This is rather a belated post but wanted to let you know that I left Orlando on Monday with a clear conscience having rescued a tiny little moorhen chick from a certain early death. On Sunday we saw a little black smudge of fluff wandering lost and alone by the lake, cheeping loudly and plaintively.
I am no bird expert but remember being told it is best to leave baby birds to be found by their parents, but it’s hard to hear that pitiful little cheeping and do nothing. So after half an hour, as the ospreys were circling overhead and the great white egrets had turned their steady gaze in its direction and were sharpening their rapier bills, I went off to look for the family.
They were pottering about, much further down the shore, quite oblivious to this missing baby so I gathered it up and took it along to join them. It was all feet and fluff, wriggling its huge feet in my hands, weighing nothing and pecking so ineffectually at this its most benign captor.
The reunion was predictably sweet and affectionate (thank goodness). The mother did a double take, was she counting up the others? … then rushed over to reclaim this odd little thing which chirped, splashed and waved its skinny little red featherless wings in sheer delight ..it would melt the very hardest heart.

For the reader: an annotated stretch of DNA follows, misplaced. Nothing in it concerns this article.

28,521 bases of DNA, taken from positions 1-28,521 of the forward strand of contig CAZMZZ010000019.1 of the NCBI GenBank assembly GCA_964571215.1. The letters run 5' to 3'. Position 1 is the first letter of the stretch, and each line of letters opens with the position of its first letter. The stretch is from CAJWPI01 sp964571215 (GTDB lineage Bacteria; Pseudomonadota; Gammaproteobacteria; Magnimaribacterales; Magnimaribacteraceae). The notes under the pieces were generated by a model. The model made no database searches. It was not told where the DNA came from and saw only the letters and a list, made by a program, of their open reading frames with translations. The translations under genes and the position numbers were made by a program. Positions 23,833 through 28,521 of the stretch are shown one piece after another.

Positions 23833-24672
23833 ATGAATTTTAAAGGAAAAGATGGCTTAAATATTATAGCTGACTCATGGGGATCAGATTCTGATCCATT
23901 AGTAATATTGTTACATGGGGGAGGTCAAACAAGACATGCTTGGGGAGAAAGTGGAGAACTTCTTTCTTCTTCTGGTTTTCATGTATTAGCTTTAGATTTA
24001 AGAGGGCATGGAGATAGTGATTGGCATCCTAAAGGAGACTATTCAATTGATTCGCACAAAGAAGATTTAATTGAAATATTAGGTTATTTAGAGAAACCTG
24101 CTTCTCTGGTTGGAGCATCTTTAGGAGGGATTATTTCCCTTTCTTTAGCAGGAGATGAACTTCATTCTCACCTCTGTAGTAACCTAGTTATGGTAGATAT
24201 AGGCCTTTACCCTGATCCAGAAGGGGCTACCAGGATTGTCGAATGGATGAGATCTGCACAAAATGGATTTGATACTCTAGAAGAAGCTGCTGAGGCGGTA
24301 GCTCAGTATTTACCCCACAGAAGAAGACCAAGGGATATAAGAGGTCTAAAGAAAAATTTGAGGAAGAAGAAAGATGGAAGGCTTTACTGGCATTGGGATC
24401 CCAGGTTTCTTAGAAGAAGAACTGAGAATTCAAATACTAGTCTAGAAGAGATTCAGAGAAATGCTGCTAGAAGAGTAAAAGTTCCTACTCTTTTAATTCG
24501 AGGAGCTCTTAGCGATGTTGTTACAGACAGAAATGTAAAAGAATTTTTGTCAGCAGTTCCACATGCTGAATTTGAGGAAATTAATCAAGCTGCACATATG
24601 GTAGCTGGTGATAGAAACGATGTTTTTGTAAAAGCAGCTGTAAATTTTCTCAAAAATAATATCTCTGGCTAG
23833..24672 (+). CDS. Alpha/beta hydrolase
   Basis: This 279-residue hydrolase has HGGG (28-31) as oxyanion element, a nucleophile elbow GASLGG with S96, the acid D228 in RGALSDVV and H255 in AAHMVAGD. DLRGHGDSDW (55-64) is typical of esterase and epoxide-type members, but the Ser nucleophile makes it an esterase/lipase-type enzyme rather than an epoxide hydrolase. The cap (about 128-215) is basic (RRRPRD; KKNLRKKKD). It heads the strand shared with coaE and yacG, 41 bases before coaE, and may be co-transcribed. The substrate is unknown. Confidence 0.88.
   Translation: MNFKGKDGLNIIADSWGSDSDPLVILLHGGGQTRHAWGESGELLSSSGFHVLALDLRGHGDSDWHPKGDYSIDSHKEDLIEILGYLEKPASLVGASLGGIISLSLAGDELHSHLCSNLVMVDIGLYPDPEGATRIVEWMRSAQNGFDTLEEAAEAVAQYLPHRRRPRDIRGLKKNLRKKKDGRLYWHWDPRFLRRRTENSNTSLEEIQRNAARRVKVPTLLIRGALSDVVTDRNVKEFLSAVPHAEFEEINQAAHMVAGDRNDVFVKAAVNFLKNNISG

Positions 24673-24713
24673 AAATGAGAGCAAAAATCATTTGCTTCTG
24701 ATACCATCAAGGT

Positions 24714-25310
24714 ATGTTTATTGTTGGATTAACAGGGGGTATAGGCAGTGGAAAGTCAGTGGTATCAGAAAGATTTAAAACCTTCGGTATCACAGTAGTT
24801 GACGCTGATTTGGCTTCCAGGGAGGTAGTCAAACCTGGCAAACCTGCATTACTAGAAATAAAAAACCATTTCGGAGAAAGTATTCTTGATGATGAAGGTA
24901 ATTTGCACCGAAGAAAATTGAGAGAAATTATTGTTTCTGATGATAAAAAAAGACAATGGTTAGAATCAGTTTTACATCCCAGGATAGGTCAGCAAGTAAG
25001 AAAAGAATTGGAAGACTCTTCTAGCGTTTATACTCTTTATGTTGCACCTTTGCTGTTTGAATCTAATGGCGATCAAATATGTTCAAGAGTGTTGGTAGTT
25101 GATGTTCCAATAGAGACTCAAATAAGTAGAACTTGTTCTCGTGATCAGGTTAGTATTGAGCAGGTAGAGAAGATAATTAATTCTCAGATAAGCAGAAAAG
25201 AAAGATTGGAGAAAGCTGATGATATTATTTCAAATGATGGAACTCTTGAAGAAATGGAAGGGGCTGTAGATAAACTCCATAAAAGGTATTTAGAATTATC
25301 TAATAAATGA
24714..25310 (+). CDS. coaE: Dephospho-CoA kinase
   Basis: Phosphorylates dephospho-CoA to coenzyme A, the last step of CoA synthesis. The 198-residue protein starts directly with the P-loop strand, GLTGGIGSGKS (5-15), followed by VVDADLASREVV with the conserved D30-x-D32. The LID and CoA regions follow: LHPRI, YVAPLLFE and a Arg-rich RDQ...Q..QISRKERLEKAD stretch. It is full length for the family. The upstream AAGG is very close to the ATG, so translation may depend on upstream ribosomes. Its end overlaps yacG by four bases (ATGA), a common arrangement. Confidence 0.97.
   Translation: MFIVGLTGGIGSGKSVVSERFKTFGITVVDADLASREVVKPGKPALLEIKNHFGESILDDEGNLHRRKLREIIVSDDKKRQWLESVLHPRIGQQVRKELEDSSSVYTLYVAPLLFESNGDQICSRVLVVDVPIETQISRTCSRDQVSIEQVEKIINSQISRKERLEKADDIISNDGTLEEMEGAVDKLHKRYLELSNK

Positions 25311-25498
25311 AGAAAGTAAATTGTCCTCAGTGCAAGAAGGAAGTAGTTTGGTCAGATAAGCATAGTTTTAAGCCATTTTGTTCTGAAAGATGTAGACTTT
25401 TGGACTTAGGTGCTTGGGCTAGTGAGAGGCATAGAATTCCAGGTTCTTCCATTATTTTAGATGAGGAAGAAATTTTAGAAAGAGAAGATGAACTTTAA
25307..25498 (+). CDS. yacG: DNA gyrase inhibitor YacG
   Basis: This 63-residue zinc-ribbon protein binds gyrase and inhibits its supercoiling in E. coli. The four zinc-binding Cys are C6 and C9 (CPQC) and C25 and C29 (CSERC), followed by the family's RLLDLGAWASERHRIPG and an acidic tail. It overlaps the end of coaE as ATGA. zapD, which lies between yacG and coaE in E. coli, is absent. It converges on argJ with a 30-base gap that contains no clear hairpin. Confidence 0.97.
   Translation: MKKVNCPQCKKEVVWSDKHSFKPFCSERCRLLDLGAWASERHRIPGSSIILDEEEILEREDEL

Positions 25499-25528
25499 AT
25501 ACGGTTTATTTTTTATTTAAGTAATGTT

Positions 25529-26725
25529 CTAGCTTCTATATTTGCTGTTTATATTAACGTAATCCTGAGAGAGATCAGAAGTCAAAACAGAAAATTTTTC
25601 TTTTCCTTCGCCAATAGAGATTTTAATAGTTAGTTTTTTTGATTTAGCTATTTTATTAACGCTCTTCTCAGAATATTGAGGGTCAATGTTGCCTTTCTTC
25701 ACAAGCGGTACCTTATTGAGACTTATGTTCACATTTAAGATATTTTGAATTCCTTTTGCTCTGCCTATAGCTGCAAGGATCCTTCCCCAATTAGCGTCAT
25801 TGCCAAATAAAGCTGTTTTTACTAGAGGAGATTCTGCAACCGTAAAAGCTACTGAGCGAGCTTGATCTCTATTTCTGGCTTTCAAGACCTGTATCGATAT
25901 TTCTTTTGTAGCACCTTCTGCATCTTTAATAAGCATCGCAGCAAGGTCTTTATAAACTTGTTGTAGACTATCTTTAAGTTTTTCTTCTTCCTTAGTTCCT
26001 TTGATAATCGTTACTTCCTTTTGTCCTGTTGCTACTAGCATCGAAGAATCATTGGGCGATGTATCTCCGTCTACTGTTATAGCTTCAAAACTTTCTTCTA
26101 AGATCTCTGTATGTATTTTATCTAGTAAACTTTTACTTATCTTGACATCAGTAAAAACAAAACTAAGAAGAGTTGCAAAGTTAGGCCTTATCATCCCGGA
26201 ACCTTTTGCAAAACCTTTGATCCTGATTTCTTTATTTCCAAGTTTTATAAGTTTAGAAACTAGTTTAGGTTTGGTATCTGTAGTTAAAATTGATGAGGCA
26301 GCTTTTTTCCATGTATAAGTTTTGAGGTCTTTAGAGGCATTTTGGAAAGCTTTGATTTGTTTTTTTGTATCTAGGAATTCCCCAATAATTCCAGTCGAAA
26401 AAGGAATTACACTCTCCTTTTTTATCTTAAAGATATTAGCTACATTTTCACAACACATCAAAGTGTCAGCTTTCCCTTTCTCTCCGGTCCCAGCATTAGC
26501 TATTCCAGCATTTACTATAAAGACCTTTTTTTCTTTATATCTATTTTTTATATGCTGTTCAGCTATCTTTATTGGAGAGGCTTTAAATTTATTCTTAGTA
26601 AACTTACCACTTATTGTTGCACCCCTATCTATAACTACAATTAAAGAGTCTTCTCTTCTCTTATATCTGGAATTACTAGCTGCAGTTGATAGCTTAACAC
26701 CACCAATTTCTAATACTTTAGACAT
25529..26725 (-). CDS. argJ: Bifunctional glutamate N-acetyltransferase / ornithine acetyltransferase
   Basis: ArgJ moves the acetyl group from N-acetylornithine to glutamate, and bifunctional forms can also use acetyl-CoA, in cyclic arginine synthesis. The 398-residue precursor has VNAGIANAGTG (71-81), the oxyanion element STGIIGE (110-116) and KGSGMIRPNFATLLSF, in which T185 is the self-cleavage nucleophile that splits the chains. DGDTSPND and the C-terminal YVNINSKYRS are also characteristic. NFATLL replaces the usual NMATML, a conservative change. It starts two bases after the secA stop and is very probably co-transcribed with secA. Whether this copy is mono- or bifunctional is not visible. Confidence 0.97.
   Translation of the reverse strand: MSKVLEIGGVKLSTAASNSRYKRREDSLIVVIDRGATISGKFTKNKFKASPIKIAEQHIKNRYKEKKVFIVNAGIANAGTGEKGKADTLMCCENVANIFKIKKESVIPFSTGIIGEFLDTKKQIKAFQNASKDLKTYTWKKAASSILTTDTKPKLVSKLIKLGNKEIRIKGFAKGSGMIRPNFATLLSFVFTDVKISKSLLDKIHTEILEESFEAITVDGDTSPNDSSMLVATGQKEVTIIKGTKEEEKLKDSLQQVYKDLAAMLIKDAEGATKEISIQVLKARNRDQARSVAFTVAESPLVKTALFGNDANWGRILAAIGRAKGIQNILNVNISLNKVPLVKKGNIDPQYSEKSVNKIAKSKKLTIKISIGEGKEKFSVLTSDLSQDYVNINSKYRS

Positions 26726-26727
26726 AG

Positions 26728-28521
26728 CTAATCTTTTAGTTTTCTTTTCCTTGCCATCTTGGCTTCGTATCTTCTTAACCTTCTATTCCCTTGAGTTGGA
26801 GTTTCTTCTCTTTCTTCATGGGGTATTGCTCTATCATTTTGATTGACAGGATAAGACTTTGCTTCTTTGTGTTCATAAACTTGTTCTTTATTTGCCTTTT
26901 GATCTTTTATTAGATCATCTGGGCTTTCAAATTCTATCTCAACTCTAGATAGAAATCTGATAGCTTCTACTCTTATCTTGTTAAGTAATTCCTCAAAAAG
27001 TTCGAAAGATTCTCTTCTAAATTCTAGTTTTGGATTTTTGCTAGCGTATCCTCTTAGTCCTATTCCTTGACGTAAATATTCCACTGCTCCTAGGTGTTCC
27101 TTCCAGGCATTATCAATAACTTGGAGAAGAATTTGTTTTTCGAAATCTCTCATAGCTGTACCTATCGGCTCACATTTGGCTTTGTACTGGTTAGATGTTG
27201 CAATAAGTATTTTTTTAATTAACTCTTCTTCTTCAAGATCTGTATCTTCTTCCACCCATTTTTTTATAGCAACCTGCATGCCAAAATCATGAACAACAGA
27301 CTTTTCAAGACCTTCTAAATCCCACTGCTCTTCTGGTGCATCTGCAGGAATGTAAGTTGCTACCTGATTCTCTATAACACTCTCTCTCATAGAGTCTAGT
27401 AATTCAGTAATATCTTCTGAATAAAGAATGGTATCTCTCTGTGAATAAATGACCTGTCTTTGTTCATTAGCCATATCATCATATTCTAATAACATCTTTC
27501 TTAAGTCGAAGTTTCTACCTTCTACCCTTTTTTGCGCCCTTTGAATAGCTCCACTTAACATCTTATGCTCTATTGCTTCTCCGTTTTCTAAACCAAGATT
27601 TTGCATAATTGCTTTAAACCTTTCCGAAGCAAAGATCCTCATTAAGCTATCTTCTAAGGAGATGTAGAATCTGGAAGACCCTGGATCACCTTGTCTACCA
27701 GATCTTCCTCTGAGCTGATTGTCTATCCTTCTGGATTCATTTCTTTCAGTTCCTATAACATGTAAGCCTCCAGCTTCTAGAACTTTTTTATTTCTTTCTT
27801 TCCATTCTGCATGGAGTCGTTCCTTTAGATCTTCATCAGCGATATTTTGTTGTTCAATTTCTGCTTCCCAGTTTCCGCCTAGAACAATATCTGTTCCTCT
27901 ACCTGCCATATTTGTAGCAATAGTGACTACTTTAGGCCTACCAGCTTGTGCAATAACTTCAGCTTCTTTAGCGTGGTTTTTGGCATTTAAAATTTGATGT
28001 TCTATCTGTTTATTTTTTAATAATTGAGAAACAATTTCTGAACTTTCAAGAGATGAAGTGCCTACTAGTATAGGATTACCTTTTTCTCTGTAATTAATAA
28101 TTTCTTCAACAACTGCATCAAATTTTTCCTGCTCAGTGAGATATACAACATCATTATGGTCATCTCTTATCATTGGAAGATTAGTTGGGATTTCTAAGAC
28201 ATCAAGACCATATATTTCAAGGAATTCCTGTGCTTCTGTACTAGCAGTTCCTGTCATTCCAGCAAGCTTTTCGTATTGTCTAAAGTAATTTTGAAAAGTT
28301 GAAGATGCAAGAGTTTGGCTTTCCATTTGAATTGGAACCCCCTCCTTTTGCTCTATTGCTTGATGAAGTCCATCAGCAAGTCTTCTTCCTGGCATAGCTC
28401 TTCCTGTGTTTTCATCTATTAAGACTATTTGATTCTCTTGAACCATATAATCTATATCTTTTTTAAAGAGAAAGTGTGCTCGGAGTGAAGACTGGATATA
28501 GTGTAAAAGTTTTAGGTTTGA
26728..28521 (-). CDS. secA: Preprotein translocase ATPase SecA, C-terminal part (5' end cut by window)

She immediately started looking for some food for the prodigal ….
This I think is a snail being offered.
Then a fish, which 2 chicks tugged at for a while until she reclaimed it and fed it whole to one chick. I thought it was a bit like us having to swallow a whole cod.
So the question is, can moorhens count? Do they even notice if one chick is missing? Do they normally go searching or is this moorhen just a feckless and inattentive mother. Last year we watched 6 goslings reduced to just 2 over about a month. I hope these 7 will still be together when I return.